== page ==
Introduction: Low adiponectin levels may predict the development of atherosclerosis. We examined the association of childhood adiponectin with preclinical carotid atherosclerosis that is defined as plaque and/or high (≥95th percentile) intima-media thickness (IMT) at the carotid bifurcation in adulthood.
Methods: The Cardiovascular Risk in Young Finns Study is a cohort study on cardiovascular risk factors. We used risk factor data from the baseline study (1980) and ultrasound findings from the follow-ups (2001 and 2007). The study population included 1708 participants, aged 3-18 years at baseline.
Results: In multivariate analysis, childhood adiponectin was inversely associated with preclinical carotid atherosclerosis: odds ratio 0.68, 95% confidence interval (CI) 0.53-0.86, p = .001, for 1-SD increase in childhood adiponectin after adjusting for childhood non-high-density lipoprotein cholesterol, body mass index, and blood pressure. When examining the incremental predictive ability, we observed that compared to an approach utilizing only conventional risk factors, the model additionally including adiponectin levels improved c-statistics area under curve from 0.733 (95% Cl 0.694-0.771) to 0.748 (95% Cl 0.710-0.786), p = .02.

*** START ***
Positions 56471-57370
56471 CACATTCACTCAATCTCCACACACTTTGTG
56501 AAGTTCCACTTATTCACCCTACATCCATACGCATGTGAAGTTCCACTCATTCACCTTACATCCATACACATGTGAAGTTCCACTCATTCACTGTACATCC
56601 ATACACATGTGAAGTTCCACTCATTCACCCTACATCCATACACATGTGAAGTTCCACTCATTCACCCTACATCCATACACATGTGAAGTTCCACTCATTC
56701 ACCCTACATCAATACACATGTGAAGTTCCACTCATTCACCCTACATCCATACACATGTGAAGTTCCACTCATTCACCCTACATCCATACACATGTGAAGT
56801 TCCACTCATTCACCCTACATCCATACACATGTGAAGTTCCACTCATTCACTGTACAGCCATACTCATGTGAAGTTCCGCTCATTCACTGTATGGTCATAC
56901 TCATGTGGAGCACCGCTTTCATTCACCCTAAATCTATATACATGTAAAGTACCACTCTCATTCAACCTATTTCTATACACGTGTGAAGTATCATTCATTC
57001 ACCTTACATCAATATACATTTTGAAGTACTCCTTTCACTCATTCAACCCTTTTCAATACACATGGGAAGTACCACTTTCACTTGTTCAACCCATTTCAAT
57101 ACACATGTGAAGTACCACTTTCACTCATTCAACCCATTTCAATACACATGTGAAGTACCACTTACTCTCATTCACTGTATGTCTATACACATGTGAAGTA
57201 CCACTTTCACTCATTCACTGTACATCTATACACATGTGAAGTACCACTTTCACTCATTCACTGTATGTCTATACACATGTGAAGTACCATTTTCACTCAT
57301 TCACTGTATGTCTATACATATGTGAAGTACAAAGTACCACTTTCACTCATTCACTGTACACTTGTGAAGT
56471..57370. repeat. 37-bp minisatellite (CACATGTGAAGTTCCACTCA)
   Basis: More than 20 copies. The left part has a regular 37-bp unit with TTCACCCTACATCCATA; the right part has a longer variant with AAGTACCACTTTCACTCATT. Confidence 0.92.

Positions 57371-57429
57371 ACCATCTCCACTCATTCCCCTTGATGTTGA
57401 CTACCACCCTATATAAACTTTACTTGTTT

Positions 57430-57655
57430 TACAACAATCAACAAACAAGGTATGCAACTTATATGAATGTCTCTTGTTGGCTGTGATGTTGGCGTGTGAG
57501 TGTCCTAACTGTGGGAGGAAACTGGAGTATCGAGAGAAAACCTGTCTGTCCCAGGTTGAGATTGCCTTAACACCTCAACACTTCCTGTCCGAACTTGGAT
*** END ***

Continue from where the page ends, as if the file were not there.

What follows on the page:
Conclusions: Childhood adiponectin levels improve the prediction of carotid atherosclerosis in adulthood over conventional risk factors. This supports the idea that low adiponectin levels may have a role in the development of preclinical atherosclerosis. Key messages Childhood adiponectin levels improve the prediction of increased carotid intima-media thickness in adulthood over conventional cardiovascular risk factors. These results suggest that adiponectin levels measured in childhood may have a role in the atherosclerotic process.
Keywords: Adiponectin; cardiovascular disease; epidemiology; intima-media thickness; risk factors.